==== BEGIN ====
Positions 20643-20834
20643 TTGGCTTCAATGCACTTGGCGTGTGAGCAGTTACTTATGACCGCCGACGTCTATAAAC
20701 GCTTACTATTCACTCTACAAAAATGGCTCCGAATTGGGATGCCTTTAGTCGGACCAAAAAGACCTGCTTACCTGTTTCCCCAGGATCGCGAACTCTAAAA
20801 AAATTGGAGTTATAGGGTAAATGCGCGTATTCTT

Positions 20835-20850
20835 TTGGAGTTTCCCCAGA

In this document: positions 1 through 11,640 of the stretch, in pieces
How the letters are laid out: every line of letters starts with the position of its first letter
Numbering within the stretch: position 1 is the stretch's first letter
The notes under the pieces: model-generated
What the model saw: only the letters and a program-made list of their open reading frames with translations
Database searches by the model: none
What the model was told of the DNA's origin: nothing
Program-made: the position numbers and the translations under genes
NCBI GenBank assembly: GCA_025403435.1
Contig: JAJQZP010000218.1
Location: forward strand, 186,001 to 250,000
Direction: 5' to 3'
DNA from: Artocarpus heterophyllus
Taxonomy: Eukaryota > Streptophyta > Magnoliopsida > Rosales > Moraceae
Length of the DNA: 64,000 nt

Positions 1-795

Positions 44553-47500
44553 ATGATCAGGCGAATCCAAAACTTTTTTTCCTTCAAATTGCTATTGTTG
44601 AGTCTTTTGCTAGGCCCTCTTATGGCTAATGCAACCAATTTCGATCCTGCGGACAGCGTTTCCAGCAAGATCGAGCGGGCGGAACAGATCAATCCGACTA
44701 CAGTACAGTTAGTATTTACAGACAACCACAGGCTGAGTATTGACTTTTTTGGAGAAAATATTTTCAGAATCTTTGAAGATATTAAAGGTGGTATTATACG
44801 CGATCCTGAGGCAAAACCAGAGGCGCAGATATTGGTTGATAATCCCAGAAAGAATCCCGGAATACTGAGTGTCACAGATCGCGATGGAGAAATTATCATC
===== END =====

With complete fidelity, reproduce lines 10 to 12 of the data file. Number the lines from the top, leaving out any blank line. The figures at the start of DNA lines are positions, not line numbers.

The notes under the pieces: model-generated
What the model saw: only the letters and a program-made list of their open reading frames with translations
Database searches by the model: none